Many manufacturers have asked for a solution for use in suspended light fixtures that will allow the light to be distributed upward, for indirect illumination, as well as downward, for direct illumination. This was possible using existing light guide technology, as it had been developed for products such as flip phones with dual displays utilizing a single light guide. These light guides, however, typically produced light in a fairly indirect and relatively uncontrolled distribution. The more common request has been for a semi- Lambertian distribution in the downward direction with low glare while obtaining a bat-wing type distribution in the upward direction. This would allow for the room below the light to be evenly illuminated, while the upward light would illuminate the walls and surfaces to the sides of the fixture, creating an indirect illumination. This has now been accomplished by designing the individual light extraction features used within the light guide in order to control light in multiple directions. By changing the angle of these features, light can be directed substantially in the direction and area requested by the fixture manufacturer. In order to achieve a separate distribution in the upward and downward direction, different structures and extraction features can be used on each surface of the light guide. One such distribution is shown in figure 3.

Figure 3: Light distribution diagram showing a separate distribution in the upward and downward direction

However, if the fixture manufacturer is interested in a slightly different profile, such as changing the angle of the light contained within the upward distribution, it can be achieved by varying the angle of the extraction features if the customer is using the machined features discussed earlier. Although the included angle of the optical extraction features is typically in the 40° range for LCD backlighting, by varying this angle of the lens relative to the surface of the light guide from 40° to 50°, or even 60°, the angle of the light being emitted from the light guide can be customized. The graphs in figures 4 a-c represent distribution plots of the light emission angle using a 60°, 50° degree, and 40° included angle for the optical extraction features.

Figures 4 a-c: Plot of 60, 50, 40 degree upward distribution achieved by varying the angle of the extraction features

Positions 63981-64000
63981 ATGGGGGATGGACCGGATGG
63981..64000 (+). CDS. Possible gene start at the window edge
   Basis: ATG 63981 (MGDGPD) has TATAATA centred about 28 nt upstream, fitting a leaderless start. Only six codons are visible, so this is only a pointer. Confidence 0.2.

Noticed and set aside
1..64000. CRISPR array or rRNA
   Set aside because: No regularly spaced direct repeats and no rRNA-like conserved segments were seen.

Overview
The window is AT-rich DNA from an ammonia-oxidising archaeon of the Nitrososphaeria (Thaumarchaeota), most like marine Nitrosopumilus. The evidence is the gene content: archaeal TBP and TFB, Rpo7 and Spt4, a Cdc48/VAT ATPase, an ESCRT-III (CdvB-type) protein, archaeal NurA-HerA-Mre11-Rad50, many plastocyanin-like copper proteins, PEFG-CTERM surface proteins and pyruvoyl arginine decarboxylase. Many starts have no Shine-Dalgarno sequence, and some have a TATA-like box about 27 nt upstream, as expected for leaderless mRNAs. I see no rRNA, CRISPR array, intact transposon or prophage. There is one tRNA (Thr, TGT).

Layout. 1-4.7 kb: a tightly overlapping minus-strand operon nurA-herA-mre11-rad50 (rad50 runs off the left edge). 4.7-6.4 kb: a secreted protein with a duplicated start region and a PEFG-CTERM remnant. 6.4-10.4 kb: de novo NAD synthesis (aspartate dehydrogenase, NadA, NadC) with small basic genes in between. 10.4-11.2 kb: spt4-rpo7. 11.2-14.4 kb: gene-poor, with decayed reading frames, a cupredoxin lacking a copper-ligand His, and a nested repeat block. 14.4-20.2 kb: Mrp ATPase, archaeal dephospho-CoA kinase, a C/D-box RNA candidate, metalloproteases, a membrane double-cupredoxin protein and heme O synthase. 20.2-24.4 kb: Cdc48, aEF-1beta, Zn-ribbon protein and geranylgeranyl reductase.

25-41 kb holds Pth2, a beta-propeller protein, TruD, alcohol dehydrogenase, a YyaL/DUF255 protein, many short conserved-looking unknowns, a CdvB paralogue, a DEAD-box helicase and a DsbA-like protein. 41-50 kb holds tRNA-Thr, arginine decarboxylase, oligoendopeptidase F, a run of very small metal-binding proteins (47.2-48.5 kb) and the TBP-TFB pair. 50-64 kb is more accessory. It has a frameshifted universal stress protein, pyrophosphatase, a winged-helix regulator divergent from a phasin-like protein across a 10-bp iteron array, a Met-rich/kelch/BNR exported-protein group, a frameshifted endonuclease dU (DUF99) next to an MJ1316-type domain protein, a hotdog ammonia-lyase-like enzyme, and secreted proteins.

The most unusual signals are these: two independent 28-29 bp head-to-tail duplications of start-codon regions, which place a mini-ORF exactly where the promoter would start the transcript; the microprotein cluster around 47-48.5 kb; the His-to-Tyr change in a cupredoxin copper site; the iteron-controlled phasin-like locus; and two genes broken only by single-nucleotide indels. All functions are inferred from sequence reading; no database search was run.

As you can see by reviewing the plots, as the included angle of the extraction feature decreases, the distribution of light becomes less parallel with the light guide and closer to perpendicular downlighting. There is a limit to this, however, and, in some instances, it is necessary to add secondary optics and films to achieve specific distributions. If the angle of the extraction feature becomes too great, the light contained within the light guide is reflected instead of being refracted and is not emitted from the surface of the light guide. For this reason most light guides utilize lenses between 40° and 60°.

The already described refraction of light, caused by the index of refraction of the material, results in some of the light rays being emitted out of the side of the opposite of the normal direction of emission. As the included angle of the light extraction feature is changed, the light that interacts with the features will be refracted out of the bottom of the light guide instead of reflecting toward the top surface and can then be utilized as usable light although in the direction opposite the primary distribution. In many products, the design will include a reflective film used to direct this light back upward in the direction of the intended distribution. This recycled light returning through the light guide after interaction with the reflective film will, in many cases, be a semi-Lambertian distribution if utilizing a white reflective film. This light will have an effect on the total distribution plot of the light emission. However, in most cases it will be a minor element. There is another opportunity to utilize this light, though.

Figures 5 a-c: Three examples of the achievable up/ down distribution

An additional effect of the extraction features, caused by the index of refraction of the material, is the refraction of some light out of the side of the light guide containing the features. As the included angle of the light extraction feature is changed, some of the light that interacts with the features will be refracted out of the bottom of the light guide instead of reflecting toward the top surface. This light is then emitted out of the panel as usable light. In many products, the design will include a reflective film used to direct this light back upward in the direction of the intended distribution. There is another opportunity to utilize this light, however. Through manipulation of the extraction features, the light guide, without the reflective film, can be used to achieve the distinct up/down distributions that are shown in the images below.

This method for utilizing edge-illuminated LED light guides now allows fixture manufacturers to achieve unique upward and downward distribution without having to direct individual banks of LEDs in each direction. The distributions available by combining the various optical features described earlier can vary greatly and can meet numerous requests from fixture designers with small variations in design. This technology is currently enabling very thin and even translucent light guide bi-directional fixtures that are now being introduced to the market.

Figure 6: Practical application example of the demonstrated technology

Conclusions

The number of possible uses for this technology continues to grow as designers are exposed to, and educated on the possibilities. The optical design, mechanical design, and production of these products remains very specialized, with only a small number of companies capable of providing these specialized products. When implemented properly, however, the result in very impressive usage of new LED lighting technology.